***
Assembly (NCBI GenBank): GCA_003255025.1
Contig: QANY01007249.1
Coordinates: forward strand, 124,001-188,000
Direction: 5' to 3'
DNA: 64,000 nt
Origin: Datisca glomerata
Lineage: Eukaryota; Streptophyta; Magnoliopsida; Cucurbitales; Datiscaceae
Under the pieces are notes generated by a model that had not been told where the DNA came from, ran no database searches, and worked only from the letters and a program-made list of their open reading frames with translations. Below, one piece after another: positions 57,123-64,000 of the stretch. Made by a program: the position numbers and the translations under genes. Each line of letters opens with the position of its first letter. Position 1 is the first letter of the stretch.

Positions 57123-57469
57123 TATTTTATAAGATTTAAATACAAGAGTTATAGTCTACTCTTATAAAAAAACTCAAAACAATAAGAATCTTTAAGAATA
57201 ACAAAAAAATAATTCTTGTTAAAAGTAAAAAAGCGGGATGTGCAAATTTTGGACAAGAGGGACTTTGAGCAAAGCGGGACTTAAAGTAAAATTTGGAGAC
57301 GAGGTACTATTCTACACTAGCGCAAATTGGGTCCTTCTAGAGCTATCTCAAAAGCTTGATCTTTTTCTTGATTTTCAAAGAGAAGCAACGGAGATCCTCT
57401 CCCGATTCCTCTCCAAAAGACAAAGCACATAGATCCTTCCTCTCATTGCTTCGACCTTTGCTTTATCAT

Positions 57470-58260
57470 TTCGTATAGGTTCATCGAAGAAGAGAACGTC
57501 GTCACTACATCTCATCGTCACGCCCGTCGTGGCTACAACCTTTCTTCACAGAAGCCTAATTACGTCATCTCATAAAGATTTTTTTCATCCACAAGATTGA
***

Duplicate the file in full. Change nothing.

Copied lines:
Assembly (NCBI GenBank): GCA_003255025.1
Contig: QANY01007249.1
Coordinates: forward strand, 124,001-188,000
Direction: 5' to 3'
DNA: 64,000 nt
Origin: Datisca glomerata
Lineage: Eukaryota; Streptophyta; Magnoliopsida; Cucurbitales; Datiscaceae
Under the pieces are notes generated by a model that had not been told where the DNA came from, ran no database searches, and worked only from the letters and a program-made list of their open reading frames with translations. Below, one piece after another: positions 57,123-64,000 of the stretch. Made by a program: the position numbers and the translations under genes. Each line of letters opens with the position of its first letter. Position 1 is the first letter of the stretch.

Positions 57123-57469
57123 TATTTTATAAGATTTAAATACAAGAGTTATAGTCTACTCTTATAAAAAAACTCAAAACAATAAGAATCTTTAAGAATA
57201 ACAAAAAAATAATTCTTGTTAAAAGTAAAAAAGCGGGATGTGCAAATTTTGGACAAGAGGGACTTTGAGCAAAGCGGGACTTAAAGTAAAATTTGGAGAC
57301 GAGGTACTATTCTACACTAGCGCAAATTGGGTCCTTCTAGAGCTATCTCAAAAGCTTGATCTTTTTCTTGATTTTCAAAGAGAAGCAACGGAGATCCTCT
57401 CCCGATTCCTCTCCAAAAGACAAAGCACATAGATCCTTCCTCTCATTGCTTCGACCTTTGCTTTATCAT

Positions 57470-58260
57470 TTCGTATAGGTTCATCGAAGAAGAGAACGTC
57501 GTCACTACATCTCATCGTCACGCCCGTCGTGGCTACAACCTTTCTTCACAGAAGCCTAATTACGTCATCTCATAAAGATTTTTTTCATCCACAAGATTGA